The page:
Just as he had done in September, Asashoryu claimed the yusho on the basho’s 14th day.  There was a modest scare on senshuraku against Chiyotaikai, as the ozeki bolted from the blocks and shoved him back to the edge…but like the first two days, the yokozuna was too strong, too nimble, and just too much on top of his game to be pushed out.  He twisted to the side and lifted Chiyo up and around almost in one motion, at which point the ozeki gave it up and gingerly backed out of the circle.    

Watching the four competing ozeki vainly trying to keep pace


When fans look back at what was most important about the Kyushu 2006 basho, they probably won’t settle on yokozuna Asashoryu’s 19th yusho or his 5th zensho yusho, or even his 1st ketaguri (see Eric Blair’s piece this issue).  They’ll probably say, “Wasn’t that when Shoes-on went intai?”  And then they’ll recall their vision of Kyokushuzan rising to his feet during that intai announcement and giving a deep bow to his shisho, Oshima Oyakata – reportedly something that had never happened.  If that choked a few folks up, what will the dampatsu-shiki be like?  Unknown to almost everyone, the one called the patriarch of the Mongolian rikishi had been weathering a weak heart that made him lethargic.  I cited this low energy level in the Aki summary, and now we know the truth.  He made just one appearance on the dohyo in Kyushu before making the announcement that his health was in danger, and there was no choice but to retire.  It was shocking news to everyone, but the show had to go on.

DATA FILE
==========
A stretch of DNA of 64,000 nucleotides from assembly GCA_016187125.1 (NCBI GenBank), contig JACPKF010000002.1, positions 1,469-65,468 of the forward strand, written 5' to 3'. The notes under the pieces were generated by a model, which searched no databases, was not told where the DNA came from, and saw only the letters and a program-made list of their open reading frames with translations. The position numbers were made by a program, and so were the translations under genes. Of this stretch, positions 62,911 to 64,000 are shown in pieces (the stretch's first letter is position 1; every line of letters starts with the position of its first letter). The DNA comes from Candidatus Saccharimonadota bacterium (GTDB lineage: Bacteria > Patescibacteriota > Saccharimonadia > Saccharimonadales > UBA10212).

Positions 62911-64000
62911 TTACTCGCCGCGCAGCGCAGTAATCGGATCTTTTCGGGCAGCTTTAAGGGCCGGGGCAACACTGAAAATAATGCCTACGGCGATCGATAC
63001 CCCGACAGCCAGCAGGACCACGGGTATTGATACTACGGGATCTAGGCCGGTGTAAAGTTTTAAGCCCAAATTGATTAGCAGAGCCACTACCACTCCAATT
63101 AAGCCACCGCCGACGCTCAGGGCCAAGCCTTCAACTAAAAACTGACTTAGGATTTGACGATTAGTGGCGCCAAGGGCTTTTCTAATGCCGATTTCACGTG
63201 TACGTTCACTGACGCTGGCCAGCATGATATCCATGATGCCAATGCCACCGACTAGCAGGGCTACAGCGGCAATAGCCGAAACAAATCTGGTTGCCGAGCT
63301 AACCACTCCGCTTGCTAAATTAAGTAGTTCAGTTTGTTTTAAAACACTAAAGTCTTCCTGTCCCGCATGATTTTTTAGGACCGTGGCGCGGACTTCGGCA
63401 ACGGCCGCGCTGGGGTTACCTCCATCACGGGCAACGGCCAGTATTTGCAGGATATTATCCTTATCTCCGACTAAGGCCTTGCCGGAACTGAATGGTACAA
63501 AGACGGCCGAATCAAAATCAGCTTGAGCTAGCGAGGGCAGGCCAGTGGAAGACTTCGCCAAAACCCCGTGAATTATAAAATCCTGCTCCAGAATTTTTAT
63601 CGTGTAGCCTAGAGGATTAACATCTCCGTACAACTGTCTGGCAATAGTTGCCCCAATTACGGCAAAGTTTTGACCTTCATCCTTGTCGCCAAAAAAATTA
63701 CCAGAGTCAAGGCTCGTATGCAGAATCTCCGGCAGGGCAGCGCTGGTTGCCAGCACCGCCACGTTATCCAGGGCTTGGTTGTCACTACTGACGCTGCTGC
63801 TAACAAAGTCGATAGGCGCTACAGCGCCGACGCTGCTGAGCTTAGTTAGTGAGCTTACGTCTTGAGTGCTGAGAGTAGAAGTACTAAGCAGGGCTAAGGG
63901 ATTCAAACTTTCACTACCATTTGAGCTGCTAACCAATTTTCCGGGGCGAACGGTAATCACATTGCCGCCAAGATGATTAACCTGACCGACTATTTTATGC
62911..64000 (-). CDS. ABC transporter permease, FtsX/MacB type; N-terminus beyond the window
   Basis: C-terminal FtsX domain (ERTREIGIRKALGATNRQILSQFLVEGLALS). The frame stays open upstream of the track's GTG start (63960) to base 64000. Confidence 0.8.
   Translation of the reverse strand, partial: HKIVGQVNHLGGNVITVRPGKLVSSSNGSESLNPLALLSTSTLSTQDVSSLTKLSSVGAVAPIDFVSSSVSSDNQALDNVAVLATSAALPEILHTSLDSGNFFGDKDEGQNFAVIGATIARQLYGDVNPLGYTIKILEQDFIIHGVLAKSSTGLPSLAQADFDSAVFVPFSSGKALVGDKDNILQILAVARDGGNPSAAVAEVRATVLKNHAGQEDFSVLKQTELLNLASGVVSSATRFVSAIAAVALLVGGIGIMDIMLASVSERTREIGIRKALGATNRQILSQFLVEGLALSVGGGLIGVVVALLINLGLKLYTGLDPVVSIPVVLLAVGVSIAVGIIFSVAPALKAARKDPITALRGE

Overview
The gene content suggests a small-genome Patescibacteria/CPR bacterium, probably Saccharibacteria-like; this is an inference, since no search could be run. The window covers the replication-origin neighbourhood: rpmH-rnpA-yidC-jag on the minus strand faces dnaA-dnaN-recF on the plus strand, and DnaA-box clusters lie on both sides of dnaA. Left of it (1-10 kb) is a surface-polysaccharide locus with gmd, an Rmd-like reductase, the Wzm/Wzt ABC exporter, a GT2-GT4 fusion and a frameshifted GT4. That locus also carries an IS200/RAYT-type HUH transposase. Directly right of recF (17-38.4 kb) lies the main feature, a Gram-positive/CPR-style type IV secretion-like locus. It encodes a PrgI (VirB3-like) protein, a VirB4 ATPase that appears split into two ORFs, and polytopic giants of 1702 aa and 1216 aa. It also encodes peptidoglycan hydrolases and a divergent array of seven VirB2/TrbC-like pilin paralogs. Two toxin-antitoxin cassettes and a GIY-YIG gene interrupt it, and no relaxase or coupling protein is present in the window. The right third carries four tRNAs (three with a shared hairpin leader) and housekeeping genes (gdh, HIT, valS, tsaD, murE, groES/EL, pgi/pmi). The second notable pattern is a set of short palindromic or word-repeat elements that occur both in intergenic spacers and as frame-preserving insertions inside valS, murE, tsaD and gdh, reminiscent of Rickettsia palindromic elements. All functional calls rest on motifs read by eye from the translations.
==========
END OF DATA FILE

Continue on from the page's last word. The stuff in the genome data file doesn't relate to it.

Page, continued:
As for the basho itself – to be blunt about it, there wasn’t a lot of anticipation on opening day.  Ozeki Hakuho had apparently recovered from his bruised right knee suffered on shonichi of Aki basho and was expected to begin another tsunatori run, challenging yokozuna Asashoryu for the yusho in the process.  But
in a weird training accident several days before the basho’s start, he fractured his left big toe while stair-climbing, resulting in what was described as light surgery.  With his toe in a cast, he was forced to withdraw, which seemed to offer the Emperor’s Cup on a silver platter to Asashoryu right from the start. 

As has been customary since the yokozuna began ruling the sumo roost, during the first few days of the basho, fans looked for signs that he might be vulnerable this time out. Those who wanted to see such signs probably felt encouraged after the first two days, as he allowed Roho to spin him around on day 1, and then went for a near-fatal maki-kai against Futeno on day 2, which got him backed against the tawara.  But, as is usually the case, his extraordinary balance, strength and timing brought him back from the brink both times and, after that iffy beginning, for the rest of the basho, he dispatched his daily opposition with the ease of someone checking items off a shopping list.

Although several other rikishi remained unbeaten during the first week, there simply was never any suspense about the yusho.  One by one, the other undefeated challengers peeled away like dancers from a chorus line…ozeki Chiyotaikai on day 7, sekiwake Kotomitsuki on day 8, ozeki Kaio on day 9.